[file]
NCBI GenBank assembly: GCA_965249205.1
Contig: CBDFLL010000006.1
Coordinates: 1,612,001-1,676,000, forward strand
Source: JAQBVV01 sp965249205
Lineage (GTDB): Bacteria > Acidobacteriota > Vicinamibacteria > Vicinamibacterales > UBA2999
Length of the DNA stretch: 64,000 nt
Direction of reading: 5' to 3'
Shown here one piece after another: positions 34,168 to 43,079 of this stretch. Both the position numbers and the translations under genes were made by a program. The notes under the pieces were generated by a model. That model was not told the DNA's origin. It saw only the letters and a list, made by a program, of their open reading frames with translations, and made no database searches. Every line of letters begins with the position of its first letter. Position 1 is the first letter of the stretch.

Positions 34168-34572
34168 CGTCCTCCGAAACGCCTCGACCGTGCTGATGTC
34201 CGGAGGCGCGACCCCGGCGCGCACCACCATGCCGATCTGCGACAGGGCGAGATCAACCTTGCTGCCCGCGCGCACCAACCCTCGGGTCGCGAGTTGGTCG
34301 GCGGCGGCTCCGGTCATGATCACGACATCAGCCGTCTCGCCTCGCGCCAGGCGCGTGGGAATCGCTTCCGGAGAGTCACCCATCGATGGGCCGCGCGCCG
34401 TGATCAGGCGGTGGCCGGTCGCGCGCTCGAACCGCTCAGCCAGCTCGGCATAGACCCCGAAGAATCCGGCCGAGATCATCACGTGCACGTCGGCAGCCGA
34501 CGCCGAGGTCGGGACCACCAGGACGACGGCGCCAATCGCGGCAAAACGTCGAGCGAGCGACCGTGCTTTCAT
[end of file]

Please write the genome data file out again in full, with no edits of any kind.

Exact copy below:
NCBI GenBank assembly: GCA_965249205.1
Contig: CBDFLL010000006.1
Coordinates: 1,612,001-1,676,000, forward strand
Source: JAQBVV01 sp965249205
Lineage (GTDB): Bacteria > Acidobacteriota > Vicinamibacteria > Vicinamibacterales > UBA2999
Length of the DNA stretch: 64,000 nt
Direction of reading: 5' to 3'
Shown here one piece after another: positions 34,168 to 43,079 of this stretch. Both the position numbers and the translations under genes were made by a program. The notes under the pieces were generated by a model. That model was not told the DNA's origin. It saw only the letters and a list, made by a program, of their open reading frames with translations, and made no database searches. Every line of letters begins with the position of its first letter. Position 1 is the first letter of the stretch.

Positions 34168-34572
34168 CGTCCTCCGAAACGCCTCGACCGTGCTGATGTC
34201 CGGAGGCGCGACCCCGGCGCGCACCACCATGCCGATCTGCGACAGGGCGAGATCAACCTTGCTGCCCGCGCGCACCAACCCTCGGGTCGCGAGTTGGTCG
34301 GCGGCGGCTCCGGTCATGATCACGACATCAGCCGTCTCGCCTCGCGCCAGGCGCGTGGGAATCGCTTCCGGAGAGTCACCCATCGATGGGCCGCGCGCCG
34401 TGATCAGGCGGTGGCCGGTCGCGCGCTCGAACCGCTCAGCCAGCTCGGCATAGACCCCGAAGAATCCGGCCGAGATCATCACGTGCACGTCGGCAGCCGA
34501 CGCCGAGGTCGGGACCACCAGGACGACGGCGCCAATCGCGGCAAAACGTCGAGCGAGCGACCGTGCTTTCAT